Ese príncipe que fui

Author: Jordi Soler
- Fiction
- Alfaguara
- ISBN: 9786071135964
- Release Date: 06-09-2015
-Reviewed by: Kenneth Barger

Ese príncipe que fui by Jordi Soler is an engrossing and kaleidoscopic mix of historical fact and fiction. The narrator relates his quest to find the lost treasure of Moctezuma, supposedly buried somewhere in the Pyrenees, a quest that soon turns to an investigation of the strange life of Federico de Grau Moctezuma, a self-proclaimed Spanish and Aztec noble and inveterate hustler now living in exile in Mexico with Crispin, his right-hand man.

This is an unusual story, to say the least. And it is told with a fun sense of the absurd, tinged with magical realism. The author/narrator has a wry sense of humor—sometimes you feel as if he is winking at you.

We never learn much about the narrator, though he does refer to himself in the first person with increasing frequency throughout the story. Four or five chapters in, we learn that he is a retired banker, and a few chapters later, we learn of his relationship with Federico and that he is writing a book about him. He even refers to the book as we read it, citing things that he mentioned “a few pages ago” or will describe “in a few more pages.”

Lyrical is the word that best describes the style of Ese príncipe que fui. Soler uses repetition of images (Crispin cooking fish, Federico caressing the carved lion’s head on the armrest of his chair, people going mad and running around) to great effect, underlining the disorienting march of events. As Federico sinks deeper into substance abuse and delirium, the sentences become longer and more dizzying, until he reaches the depths of alcoholism and debauchery and the sentences take up several pages in a mad rush of images.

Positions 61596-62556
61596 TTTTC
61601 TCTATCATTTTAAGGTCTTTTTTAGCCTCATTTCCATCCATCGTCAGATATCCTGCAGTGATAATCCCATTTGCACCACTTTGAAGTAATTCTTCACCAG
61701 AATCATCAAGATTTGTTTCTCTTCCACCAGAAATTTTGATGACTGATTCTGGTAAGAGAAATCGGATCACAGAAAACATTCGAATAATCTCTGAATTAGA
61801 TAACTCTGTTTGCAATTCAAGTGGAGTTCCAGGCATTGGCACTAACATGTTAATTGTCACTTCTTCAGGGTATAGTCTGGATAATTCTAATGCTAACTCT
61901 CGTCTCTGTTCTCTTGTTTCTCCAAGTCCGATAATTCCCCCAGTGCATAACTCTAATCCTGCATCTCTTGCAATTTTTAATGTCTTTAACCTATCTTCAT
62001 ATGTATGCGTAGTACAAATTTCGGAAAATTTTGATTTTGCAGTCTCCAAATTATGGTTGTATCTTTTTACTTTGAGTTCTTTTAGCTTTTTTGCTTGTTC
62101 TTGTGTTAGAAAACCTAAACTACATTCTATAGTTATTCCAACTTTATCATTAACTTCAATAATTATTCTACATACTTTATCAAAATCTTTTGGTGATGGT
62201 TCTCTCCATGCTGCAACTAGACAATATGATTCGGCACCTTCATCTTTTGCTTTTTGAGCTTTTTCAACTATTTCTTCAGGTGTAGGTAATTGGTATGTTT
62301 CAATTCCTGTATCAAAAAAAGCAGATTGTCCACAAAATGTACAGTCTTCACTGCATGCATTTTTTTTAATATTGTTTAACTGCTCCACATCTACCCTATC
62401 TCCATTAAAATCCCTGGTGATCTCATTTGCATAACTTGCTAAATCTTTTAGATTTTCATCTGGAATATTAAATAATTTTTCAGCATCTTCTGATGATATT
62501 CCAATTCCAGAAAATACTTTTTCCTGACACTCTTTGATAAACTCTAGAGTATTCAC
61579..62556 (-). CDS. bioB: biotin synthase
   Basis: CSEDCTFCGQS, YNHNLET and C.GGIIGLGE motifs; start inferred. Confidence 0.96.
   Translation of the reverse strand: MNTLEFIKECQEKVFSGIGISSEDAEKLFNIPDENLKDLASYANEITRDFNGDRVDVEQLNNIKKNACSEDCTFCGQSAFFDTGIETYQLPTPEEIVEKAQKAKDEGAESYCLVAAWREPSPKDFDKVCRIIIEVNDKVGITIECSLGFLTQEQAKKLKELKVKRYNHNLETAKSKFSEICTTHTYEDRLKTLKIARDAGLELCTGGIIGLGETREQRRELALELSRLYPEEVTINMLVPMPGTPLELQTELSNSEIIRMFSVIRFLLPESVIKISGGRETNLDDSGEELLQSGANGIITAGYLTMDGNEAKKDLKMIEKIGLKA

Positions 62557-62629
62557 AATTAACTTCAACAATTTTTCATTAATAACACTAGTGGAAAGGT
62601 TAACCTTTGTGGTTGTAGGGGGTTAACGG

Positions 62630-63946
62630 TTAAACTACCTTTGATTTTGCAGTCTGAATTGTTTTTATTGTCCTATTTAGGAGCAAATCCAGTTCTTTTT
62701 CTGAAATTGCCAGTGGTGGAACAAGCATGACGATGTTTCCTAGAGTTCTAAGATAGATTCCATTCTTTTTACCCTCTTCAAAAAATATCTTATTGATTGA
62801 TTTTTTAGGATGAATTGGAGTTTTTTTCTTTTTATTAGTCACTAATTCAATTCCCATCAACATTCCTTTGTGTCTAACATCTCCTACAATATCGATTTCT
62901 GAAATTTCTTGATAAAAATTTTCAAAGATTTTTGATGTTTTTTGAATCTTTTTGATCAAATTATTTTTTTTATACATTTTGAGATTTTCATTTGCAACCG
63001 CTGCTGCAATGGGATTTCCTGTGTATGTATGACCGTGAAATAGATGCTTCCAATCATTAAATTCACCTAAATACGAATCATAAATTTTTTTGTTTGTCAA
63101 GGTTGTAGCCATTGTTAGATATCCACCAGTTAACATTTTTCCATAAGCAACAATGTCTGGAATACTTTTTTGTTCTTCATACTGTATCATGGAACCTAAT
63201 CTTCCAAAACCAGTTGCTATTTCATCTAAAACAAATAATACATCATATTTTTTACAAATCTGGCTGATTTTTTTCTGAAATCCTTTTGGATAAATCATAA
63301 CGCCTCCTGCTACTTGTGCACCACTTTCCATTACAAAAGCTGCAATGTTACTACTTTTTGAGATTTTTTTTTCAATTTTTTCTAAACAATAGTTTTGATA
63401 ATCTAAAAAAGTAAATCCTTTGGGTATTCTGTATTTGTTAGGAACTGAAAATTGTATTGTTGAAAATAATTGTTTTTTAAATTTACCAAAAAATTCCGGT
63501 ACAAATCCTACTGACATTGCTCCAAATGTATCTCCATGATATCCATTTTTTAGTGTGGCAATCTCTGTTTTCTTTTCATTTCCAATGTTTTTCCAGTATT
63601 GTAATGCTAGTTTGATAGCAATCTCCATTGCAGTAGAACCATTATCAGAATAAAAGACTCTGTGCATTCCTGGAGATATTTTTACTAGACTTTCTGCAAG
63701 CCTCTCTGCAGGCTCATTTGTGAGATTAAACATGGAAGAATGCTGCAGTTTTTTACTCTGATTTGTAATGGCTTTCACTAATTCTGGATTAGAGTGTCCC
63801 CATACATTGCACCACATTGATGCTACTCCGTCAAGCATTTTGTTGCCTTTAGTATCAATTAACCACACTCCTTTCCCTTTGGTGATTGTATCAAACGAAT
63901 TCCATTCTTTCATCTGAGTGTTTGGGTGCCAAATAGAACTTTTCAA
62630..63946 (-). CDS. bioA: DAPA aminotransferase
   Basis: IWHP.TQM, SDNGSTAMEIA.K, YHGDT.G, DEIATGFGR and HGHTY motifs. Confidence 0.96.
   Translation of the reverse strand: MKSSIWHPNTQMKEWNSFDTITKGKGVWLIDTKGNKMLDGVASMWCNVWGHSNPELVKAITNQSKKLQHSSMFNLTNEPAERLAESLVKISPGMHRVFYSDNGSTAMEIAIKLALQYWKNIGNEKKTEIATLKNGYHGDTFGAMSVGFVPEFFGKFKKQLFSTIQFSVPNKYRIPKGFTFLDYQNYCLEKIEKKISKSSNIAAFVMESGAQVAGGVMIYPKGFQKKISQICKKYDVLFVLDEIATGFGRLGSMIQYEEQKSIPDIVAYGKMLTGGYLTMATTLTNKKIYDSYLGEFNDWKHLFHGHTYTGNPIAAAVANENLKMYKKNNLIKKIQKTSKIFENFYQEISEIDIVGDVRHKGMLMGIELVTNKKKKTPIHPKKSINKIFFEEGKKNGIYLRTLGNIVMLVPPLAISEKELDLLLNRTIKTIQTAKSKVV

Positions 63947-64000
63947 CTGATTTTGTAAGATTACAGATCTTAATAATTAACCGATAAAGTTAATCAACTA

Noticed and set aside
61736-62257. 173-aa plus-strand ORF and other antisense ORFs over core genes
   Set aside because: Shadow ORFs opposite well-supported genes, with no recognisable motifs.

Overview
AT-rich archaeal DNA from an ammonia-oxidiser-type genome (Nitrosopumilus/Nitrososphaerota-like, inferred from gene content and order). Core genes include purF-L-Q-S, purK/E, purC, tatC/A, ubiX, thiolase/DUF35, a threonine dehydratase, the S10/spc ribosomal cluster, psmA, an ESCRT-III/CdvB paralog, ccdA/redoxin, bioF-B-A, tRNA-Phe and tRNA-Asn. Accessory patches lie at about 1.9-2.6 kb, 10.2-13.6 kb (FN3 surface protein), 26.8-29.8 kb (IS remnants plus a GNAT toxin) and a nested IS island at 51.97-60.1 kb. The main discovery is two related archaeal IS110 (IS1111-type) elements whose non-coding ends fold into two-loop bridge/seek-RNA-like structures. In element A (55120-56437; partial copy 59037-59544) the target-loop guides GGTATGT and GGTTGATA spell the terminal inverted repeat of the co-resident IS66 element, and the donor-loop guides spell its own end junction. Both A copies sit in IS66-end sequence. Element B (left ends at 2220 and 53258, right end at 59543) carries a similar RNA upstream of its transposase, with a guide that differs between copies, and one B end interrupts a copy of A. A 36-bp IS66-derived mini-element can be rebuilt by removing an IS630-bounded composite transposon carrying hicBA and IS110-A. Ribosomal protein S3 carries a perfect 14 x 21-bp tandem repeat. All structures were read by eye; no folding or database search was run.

The story is told in non-chronological order, or perhaps semi-chronological order, with several threads that eventually inform the main narrative. Some events take place in the time of Hernán Cortés and Moctezuma, others during the waning days of the Franco regime, and still others in the early 21st century. This, too, is done to great effect, and any confusion it causes at the start dissipates as the story coalesces into that of Federico and his strange fall from an even stranger grace.

The characters are not developed in great depth. The cranky Crispin, the bizarre and decadent Federico, the anonymous but oddly tender narrator—they are developed to some extent, but the large cast of supporting characters less so.

And one of the central themes of the book is the absurdity of nobility. “After all, isn’t all nobility a colossal sham?” (p. 154, my translation). This is a theme that Americans rather enjoy, but again, it has much less impact for Americans than for Europeans. The irrelevance of nobility is one of our shared assumptions, one that we rarely or never question.

Ese príncipe que fui is a highly original novel that captivates the reader, telling a strange story in a compelling way, in prose that is lyrical and delightful. It leaves many questions unanswered and inspires the reader to find out more. While some of its themes may be less compelling or impactful to the American reader, it is indeed a marvelous read.


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